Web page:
• What are Alternatives to Foreclosure?

    The key way to avoid foreclosure is to know one’s rights and work with the lender. More often than not, lenders want to assist homeowners and prevent foreclosure. If there are financial difficulties, it is recommended to contact a counselor at a housing counseling agency.

    In the event of imminent foreclosure, alternatives are available to avoid foreclosure altogether. These alternatives include special forbearance, mortgage modification, partial claim, pre-foreclosure sale, and deed-in-lieu of foreclosure. Both a lender and a housing counseling agency can educate the homeowner on the alternatives. A housing counseling agency is provided by the United States Department of Housing and Urban Development. A housing counseling agency may also provide credit counseling at no cost to the homeowner.

    The first alternative is special forbearance, which provides a repayment plan with the lender based on the homeowner’s financial circumstances. This repayment plan may temporarily reduce or suspend payments in the event that the homeowner has an income reduction or an increase in living costs. This information must be given to the lender as proof that the new payment plan will be feasible. The second alternative is mortgage modification, which allows the homeowner to refinance the remaining balance on the mortgage or extend the term of the mortgage loan. This alternative may reduce monthly payment costs and is available if the homeowner can afford the payments under the new plan. The third alternative is partial claim, which provides that the lender work with the homeowner and obtain a one-time payment to make the mortgage payments current. To be eligible, the homeowner must be capable of making the mortgage payments in full. The fourth alternative is pre-foreclosure sale, which forces the sale of the property for a lesser amount in order to pay off the loan. This is also known as a short sale, where the property is bought from a lender for a discounted cost. The final alternative is deed-in-lieu of foreclosure, which provides that the homeowner returns the property to the lender and relinquish all rights to the property. This alternative will not negatively impact the homeowner’s credit as much as foreclosure would. To be eligible, the homeowner must be in default, does not qualify for other alternatives, and has unsuccessfully attempted to sell the property prior to foreclosure.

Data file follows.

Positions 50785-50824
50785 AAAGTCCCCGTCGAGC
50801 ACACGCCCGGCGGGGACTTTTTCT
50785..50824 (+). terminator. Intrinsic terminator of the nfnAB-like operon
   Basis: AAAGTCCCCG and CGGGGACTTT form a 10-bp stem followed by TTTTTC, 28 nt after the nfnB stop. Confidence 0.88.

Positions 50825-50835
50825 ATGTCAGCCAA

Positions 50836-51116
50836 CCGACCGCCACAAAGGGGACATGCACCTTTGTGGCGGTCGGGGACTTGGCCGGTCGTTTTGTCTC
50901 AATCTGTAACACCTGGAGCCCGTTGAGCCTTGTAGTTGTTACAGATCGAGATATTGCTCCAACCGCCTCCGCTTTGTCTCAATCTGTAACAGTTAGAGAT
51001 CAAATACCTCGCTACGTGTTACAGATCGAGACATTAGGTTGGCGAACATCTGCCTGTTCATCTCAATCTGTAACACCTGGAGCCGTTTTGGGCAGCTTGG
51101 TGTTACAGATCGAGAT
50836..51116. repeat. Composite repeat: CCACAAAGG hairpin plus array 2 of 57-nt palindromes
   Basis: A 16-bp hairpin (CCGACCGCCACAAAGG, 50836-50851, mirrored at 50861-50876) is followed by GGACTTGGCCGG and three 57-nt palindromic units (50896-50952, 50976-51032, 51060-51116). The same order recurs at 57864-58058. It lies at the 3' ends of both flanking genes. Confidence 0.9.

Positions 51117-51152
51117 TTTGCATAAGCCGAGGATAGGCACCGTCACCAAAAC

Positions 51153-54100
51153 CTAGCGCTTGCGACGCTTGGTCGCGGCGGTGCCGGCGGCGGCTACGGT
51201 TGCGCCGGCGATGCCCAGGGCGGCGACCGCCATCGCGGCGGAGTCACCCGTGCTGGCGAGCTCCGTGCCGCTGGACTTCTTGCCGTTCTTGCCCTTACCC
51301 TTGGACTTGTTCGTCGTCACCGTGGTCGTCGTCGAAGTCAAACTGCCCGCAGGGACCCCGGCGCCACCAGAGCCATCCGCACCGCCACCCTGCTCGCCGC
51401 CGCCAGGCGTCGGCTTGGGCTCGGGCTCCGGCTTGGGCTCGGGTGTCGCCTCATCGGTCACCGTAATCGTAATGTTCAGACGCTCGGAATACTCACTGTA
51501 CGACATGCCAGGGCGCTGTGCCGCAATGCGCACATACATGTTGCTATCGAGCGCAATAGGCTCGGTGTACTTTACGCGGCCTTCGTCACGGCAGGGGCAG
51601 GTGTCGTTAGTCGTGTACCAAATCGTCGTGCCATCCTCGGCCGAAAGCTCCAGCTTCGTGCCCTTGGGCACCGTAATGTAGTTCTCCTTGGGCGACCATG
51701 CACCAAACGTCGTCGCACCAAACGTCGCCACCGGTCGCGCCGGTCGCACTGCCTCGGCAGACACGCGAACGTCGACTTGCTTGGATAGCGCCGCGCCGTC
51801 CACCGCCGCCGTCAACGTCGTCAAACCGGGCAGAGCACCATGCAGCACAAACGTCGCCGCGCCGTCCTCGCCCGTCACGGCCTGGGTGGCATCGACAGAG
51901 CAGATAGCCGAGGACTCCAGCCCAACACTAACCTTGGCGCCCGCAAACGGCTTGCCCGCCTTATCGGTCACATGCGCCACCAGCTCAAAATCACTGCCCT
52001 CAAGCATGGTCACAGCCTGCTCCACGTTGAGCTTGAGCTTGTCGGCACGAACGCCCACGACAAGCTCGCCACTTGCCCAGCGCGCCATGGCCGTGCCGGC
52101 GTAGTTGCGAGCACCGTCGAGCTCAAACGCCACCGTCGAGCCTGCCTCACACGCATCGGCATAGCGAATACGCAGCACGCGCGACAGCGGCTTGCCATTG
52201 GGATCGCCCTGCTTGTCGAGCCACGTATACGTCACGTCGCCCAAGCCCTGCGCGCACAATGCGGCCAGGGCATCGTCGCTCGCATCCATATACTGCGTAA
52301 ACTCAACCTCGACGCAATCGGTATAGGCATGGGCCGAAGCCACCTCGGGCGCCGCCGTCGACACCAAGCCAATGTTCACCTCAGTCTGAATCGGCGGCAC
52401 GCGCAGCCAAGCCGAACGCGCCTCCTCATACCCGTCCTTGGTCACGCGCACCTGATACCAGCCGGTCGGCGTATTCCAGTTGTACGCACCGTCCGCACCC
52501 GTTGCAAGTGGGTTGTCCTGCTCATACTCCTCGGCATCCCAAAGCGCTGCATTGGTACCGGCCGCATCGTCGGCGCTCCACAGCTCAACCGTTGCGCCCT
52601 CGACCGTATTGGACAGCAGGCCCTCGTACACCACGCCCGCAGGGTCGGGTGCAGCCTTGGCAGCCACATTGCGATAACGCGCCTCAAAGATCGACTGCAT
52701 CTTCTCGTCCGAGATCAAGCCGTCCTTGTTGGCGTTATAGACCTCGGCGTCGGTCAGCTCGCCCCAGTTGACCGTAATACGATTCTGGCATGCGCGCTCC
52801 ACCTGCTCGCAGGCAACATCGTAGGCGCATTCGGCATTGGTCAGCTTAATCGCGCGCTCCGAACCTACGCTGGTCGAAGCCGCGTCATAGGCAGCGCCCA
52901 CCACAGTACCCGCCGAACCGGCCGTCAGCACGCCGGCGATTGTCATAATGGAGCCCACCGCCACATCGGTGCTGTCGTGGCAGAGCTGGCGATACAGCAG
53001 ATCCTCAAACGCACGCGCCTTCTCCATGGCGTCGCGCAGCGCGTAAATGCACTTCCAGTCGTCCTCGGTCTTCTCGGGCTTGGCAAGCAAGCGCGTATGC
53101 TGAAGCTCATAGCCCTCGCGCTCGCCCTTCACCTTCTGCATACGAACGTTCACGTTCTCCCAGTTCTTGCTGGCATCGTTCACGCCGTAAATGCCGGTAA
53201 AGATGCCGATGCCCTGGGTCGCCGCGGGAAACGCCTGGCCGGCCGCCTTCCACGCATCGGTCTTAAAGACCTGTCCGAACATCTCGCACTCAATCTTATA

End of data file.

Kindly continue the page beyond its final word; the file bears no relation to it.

Usually, banks prefer short sales while the property is in pre-foreclosure, which has two stages. The first stage has the homeowner behind on payments and the second stage is the notice of default to the homeowner. The short sale must occur in the second stage, after the notice of the default has been recorded.
  • Ask a Legal Question